Developer Paul Naron is hoping signs installed on his waterfront properties near downtown Belfast will encourage the public to support him in his fight to set the terms of a Harbor Walk easement with the city.

Speaking by phone March 27, Naron said he plans to install signs on his properties at 7 and 15 Front St. stating the Harbor Walk is in serious danger of being closed where it crosses his properties and urging residents to attend the next City Council meeting on Tuesday, April 2.

At the first meeting between the council and Naron Feb. 5, it was revealed that the city is withholding final approval of Naron's plans to redevelop the properties until Naron grants a permanent easement for the Harbor Walk, which crosses through both properties.

He said the city has been flexible on some aspects of his plans for the property, including a major reduction in his parking requirements. Previously, he said he offered the city a 20-year lease for the Harbor Walk crossing at $1 per year but was turned down.

Announcing his plans Wednesday to install the signs on his property, he noted he opened the Harbor Walk voluntarily shortly after purchasing the properties. Now, Naron, who also owns United Farmers Market, is using the walkway as a bargaining chip of his own.

“It’ll break my heart if I have to, but I’ll close the Harbor Walk,” he said March 27. “ … I don’t want to do it but they’re treating me like a little baby.”

Naron said he’s been so angered by the request from the city for an easement in perpetuity that he listed both of the Front Street properties for sale earlier this week.

“There’s no open discourse here at all,” Naron said. “ … They’ve basically decided they’ve got me over a barrel.”

Naron said the negotiations have “basically wrecked my life” the past few months as he’s tried to move his development plans for the properties forward. Earlier this year, he received approval from the Harbor Committee, Intown Design Committee and Planning Board to move United Farmers’ Market — currently located on another property owned by Naron on Spring Street — to the new location on Front Street as well as construct two restaurants and a marina. Naron has been unable to proceed because the properties fall under contract rezoning, which requires final approval by the City Council.

Contract rezoning is issued to the owner, not the property, so if Naron sold the property, its new owner would have to come back to the Planning Board, even if the use did not change. The Republican Journal could not immediately locate a real estate listing for either Front Street property.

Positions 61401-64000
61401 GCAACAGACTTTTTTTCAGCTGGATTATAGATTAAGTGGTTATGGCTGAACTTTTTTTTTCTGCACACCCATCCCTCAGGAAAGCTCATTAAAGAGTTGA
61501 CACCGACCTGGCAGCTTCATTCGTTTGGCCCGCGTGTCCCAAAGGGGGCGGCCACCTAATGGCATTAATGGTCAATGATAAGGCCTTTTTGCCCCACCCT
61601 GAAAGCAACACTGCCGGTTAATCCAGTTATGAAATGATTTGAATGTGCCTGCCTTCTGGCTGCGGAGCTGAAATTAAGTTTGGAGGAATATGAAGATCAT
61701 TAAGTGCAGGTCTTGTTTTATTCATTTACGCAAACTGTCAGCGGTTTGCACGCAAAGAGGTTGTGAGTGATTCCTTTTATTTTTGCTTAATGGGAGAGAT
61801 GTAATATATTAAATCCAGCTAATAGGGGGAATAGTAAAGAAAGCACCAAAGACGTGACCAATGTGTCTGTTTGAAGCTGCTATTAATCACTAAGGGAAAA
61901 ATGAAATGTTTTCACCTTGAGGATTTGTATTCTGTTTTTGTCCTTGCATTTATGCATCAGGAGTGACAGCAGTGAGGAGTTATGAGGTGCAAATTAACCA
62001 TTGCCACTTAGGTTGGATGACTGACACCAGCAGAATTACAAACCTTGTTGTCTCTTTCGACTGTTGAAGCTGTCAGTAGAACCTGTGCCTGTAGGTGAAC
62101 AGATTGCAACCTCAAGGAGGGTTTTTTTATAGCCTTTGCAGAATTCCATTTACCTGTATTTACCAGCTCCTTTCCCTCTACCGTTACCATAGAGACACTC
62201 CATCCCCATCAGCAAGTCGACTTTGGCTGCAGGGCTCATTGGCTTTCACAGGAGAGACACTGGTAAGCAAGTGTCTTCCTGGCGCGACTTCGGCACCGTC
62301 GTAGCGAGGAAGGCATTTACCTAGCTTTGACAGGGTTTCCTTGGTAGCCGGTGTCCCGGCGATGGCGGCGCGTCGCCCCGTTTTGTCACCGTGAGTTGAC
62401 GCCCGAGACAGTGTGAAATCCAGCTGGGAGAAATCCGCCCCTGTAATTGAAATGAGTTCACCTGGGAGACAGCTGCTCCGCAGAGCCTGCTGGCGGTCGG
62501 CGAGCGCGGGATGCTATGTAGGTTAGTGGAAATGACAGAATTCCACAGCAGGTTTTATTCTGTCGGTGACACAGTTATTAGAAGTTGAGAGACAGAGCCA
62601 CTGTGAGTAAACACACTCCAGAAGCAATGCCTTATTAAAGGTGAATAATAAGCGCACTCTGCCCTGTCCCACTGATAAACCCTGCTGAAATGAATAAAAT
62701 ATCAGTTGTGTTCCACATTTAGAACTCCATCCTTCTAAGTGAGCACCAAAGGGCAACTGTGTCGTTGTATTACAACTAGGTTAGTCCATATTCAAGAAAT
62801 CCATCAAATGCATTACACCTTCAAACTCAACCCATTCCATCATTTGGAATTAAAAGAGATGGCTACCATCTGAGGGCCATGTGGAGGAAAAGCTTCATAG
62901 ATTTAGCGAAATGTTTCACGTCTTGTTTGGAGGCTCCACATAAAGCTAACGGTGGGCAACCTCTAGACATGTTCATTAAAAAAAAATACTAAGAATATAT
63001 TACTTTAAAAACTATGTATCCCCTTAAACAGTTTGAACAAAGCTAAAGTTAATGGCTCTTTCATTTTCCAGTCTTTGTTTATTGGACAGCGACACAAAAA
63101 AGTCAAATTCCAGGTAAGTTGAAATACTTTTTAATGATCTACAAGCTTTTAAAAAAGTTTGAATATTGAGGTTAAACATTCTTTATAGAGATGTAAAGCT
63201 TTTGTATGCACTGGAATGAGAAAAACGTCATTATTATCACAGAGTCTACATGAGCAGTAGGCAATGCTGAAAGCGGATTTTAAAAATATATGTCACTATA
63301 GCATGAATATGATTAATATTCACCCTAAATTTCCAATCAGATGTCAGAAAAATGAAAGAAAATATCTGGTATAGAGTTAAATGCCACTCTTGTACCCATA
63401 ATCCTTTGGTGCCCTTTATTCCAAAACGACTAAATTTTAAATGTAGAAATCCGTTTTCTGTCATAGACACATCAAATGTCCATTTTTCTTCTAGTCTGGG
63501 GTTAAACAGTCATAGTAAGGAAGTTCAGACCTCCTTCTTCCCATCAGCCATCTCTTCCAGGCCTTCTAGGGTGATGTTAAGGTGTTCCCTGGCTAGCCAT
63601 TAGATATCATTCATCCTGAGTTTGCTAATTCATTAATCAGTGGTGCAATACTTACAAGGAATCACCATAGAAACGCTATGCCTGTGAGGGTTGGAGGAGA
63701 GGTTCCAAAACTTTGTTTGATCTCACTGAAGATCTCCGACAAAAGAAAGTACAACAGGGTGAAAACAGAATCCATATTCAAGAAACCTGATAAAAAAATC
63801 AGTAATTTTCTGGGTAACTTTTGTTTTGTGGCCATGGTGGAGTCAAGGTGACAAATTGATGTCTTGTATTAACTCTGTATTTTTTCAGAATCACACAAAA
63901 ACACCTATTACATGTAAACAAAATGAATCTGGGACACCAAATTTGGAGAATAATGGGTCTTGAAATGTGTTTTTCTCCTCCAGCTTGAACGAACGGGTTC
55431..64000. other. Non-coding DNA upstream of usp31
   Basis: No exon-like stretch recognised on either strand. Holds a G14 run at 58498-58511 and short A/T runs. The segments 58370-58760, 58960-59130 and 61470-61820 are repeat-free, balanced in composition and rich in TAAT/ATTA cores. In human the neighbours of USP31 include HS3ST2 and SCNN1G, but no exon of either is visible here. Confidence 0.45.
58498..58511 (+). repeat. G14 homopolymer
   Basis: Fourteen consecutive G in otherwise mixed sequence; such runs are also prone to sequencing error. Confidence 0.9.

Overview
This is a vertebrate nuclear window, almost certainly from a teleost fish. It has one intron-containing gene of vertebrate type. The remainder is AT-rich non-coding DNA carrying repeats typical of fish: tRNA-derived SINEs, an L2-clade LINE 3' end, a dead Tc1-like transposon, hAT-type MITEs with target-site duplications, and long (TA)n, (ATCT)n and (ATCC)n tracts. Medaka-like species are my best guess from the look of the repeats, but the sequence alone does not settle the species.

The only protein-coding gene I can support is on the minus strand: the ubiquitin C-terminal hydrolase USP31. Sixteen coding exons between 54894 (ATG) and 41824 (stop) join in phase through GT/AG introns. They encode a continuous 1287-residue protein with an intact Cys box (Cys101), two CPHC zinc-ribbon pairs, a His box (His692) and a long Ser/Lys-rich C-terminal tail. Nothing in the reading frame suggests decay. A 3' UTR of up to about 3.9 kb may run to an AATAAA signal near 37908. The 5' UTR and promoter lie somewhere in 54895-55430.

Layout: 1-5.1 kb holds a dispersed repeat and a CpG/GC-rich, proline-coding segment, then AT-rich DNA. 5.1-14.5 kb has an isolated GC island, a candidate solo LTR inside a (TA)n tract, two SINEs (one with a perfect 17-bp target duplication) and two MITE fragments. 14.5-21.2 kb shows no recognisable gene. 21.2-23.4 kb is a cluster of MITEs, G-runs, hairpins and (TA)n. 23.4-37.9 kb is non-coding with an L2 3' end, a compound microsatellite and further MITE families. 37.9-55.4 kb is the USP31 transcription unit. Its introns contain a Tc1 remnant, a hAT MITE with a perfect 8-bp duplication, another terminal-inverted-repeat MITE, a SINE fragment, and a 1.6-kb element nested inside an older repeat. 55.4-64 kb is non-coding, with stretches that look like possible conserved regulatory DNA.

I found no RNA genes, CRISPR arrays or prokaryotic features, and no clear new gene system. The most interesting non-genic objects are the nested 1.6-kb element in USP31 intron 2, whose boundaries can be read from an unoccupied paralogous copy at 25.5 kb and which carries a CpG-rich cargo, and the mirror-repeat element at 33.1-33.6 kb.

“I don’t own any other properties in the world,” Naron said, pointing to his creation of United Farmers Market and its success as evidence of his commitment to the city. “They (city councilors) have all their reasons but they’re playing Russian roulette at this point with one of the biggest assets in this town.”

Naron's property at 15 Front St. was formerly owned by Consumer Fuels and used for coal storage in the past. The building at 7 Front St. was last owned by French & Webb boat builders and was used as a workshop. When the Harbor Walk was built in 2013, the two properties had different owners and the walkway was routed around them on Front Street. Naron opened a more direct route to the public on his own terms shortly after he bought 15 Front St. in 2017.

“They’re risking losing that whole side of the town at this point,” Naron said, noting the path from Belfast Boathouse will direct people back to the old walkway behind the buildings if his more direct portion of the path is closed.

City Councilor Mike Hurley previously said the city's position isn't specific to Naron, whom, he said, the city strongly supports. The hard stance on the Harbor Walk easement, he said, is necessary to protect public waterfront access for the long term.

"Often in history you don't get to pick when a crucial moment comes," Hurley previously said. "That crucial moment is now. We're here. Paul's here. Now is the time to have that discussion, and we're having it."

No agenda has been posted for the City Council’s next regular meeting 7 p.m. Tuesday, April 2, at Belfast City Hall, 131 Church St.